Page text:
Clevelanders have every right to brag about our current restaurant scene, a fine collection of trendy dining rooms, down-to-earth pubs and above-average boites filled with talented chefs and knowledgeable staffers. Arguably, no one has been more pivotal in ushering in this culinary nirvana than Michael Symon: our own Iron Chef, James Beard Award-winning "Best Chef, Great Lakes," and beloved co-host of ABC's The Chew.
Lola; the late, lamented Lolita; and B Spot Burgers have all been hits in Symon's home town. Now, as you might have heard, he's doing barbecue. If you doubt the significance of this — of his recently opened Mabel's BBQ on svelte East Fourth Street, and his reported goal of bringing "Cleveland-style barbecue" to the masses — just spend 10 minutes hanging out near Mabel's door eavesdropping on the tourists, suburbanites and assorted day-trippers peering in the window at the small shrine to Symon's good works, filled with branded ball caps, shot glasses, aprons, T-shirts and cookbooks emblazoned with his grinning mug. "Oohhh," they coo. "It's Michael Symon's place. I love him. We should try it!"
More often than not, this declaration is followed by a short shuffle into the line — there is almost always a line — leading into the 110-seat restaurant. Do not be discouraged: Speedy service, rapid-fire execution by the kitchen, and a semi-loud soundtrack of high-energy tunes do a good job of keeping the tables turning.
Why do we need a Cleveland-style barbecue, you may ask? Because, Symon replies, "I didn't want to be in Cleveland making Texas barbecue. It didn't make sense, especially when we have a great history of smoked meats, mostly with Eastern European roots. It wasn't that hard to connect the dots," he says, "and move toward something that reflects our city."
Mabel's resulting blend of culinary and cultural references is clever and mostly satisfying. It's no accident, for instance, that the industrially chic space — long and narrow, with two floors of seating and a lively bar snuggled beneath a high vaulted ceiling — prompts thoughts of the venerable West Side Market. Symon has, in fact, turned to several market-based purveyors for ingredients, including bread maker Mediterra Bakehouse and J & J Czuchraj Meats, creators of the outstanding kielbasa that finds its way into the Polish Girl Sandwich, the "meats by the half-pound" lineup, and the mountainous "This is Cleveland" entree ($19), where four fat lengths of the snappy sausage cohabit a plate with sweet-and-juicy braised cabbage and three meaty, peppery pork ribs.
Dry rubbed and smoked over Ohio apple and cherry wood for three hours, those pork ribs ($15 a half-slab) are the menu's champs. Meaty, slightly resistant to the tooth — yet yielding coyly at just the right moment — and bearing the requisite rosy smoke ring, they earn the right to bear the "Cleveland barbecue" standard.
As for the process, Symon points out that smoke should be a kiss, not a clobber: "The smokiness should be in balance, just like any other seasoning." And while you may still overhear grumbling from fellow diners who have not yet learned that "barbecue" is a cooking technique, not a sauce, these ribs should prove instructive. If you must gild the lily, squirt on a bit of Mabel's barbecue sauce, a thin, apple cider-vinegar-y brew based on Cleveland's famous Bertman's Original Ballpark Mustard, with a hint of maple syrup. While it isn't hot (try a few drops of the Secret Aardvark habanero sauce, from Portland, Oregon, for that), it does deliver a black-peppery kick, and serves as an inspired foil to the unctuous ribs.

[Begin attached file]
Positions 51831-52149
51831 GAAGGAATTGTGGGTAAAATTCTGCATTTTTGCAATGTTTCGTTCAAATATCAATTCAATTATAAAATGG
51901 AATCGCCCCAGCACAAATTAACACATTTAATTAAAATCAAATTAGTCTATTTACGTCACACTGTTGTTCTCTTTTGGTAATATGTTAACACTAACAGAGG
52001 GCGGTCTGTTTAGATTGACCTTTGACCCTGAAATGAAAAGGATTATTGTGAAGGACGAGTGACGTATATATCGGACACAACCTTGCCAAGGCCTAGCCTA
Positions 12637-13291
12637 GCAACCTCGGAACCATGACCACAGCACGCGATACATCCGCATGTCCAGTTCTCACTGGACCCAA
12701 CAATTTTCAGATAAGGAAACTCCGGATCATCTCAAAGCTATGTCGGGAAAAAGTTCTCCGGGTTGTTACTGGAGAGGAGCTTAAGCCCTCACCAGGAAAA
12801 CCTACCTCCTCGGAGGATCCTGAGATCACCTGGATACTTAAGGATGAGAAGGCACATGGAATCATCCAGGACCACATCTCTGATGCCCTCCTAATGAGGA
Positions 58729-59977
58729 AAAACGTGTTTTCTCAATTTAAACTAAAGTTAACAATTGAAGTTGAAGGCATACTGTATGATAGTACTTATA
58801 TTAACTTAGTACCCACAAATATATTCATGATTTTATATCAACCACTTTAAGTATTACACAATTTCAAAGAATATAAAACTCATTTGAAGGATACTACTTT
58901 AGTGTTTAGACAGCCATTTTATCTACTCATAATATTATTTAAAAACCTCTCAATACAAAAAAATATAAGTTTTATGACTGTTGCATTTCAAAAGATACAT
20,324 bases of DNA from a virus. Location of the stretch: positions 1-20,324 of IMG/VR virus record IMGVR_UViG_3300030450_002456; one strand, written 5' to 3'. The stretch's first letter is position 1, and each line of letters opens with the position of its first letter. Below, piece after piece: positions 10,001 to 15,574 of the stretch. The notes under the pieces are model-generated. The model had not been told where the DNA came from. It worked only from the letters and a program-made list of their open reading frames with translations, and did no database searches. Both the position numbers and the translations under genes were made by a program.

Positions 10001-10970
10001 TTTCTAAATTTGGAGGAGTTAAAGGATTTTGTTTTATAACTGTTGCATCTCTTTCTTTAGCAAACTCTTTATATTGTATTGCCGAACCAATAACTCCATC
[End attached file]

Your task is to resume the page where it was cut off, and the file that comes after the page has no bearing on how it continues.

On the other hand, a half-pound portion of barbecued pork belly ($14) had nothing much beyond salt and fat to recommend it. And while the Mr. Beef brisket sandwich ($14) was considerably leaner, it was also slightly dry. Shaved red onion and pickles helped; a slather of mayo, while plenty Cleveland, didn't.
If the pork ribs are Mabel's most delicious offering, the giant beef rib ($38) is the most impressive. Essentially a two-pound, bone-in pot roast rubbed with Eastern European-style "pastrami spices" (salt, pepper, mustard seed, paprika, coriander) and smoked over fruitwood for 15 hours, this bruiser — like all the meats — arrives at the table on a paper-lined baking sheet, sided with bread-and-butter pickles (from Cleveland Pickle), a cheerfully pink kraut (from Cleveland Kraut) and two slices of sturdy white bread (from Mediterra).
There are parts aplenty on the side; we recommend the cracklins ($7): salty, crunchy, lighter-than-air poufs of fried pig skin that dissolve on the tongue like butter. If they aren't quite irresistible enough on their own, the side of authentic Lawson's French-onion chip dip (one of Cleveland's great, guilty pleasures) surely makes them so. Alternatively, dig into a mess o' pigs' ears or tails (each $7), confit'd, deep fried and drenched in hot sauce, like a luscious twist on Buffalo wings.
Whatever you eat, save room for the mostly Midwestern-inspired sides ($6 each). With the exception of some average greens, this collection of salads and starches is full of well-conceived tidbits that refresh the palate and arouse the senses. Among our top choices are the sassy, sit-up-and-take-notice smoked beet salad with horseradish and scallions; the buttery spaetzle with spicy braised cabbage; and the crunchy, dill-inflected broccoli salad dotted with smoked peanuts and dried cherries. Then there's the chunky, ultra-crisp J.W. Potatoes (named for nationally renowned chef — and Symon mentor — Jonathan Waxman), which Symon rightly calls "the best damn fried potatoes ever."
For dessert, there's pudding ($6). We could have used a bit more citrus tang in the Key lime version, but the rich chocolate edition, made with Valrhona 70-percent dark chocolate and topped with toffee popcorn, left us smiling.
Cleveland barbecue: Welcome to the world.
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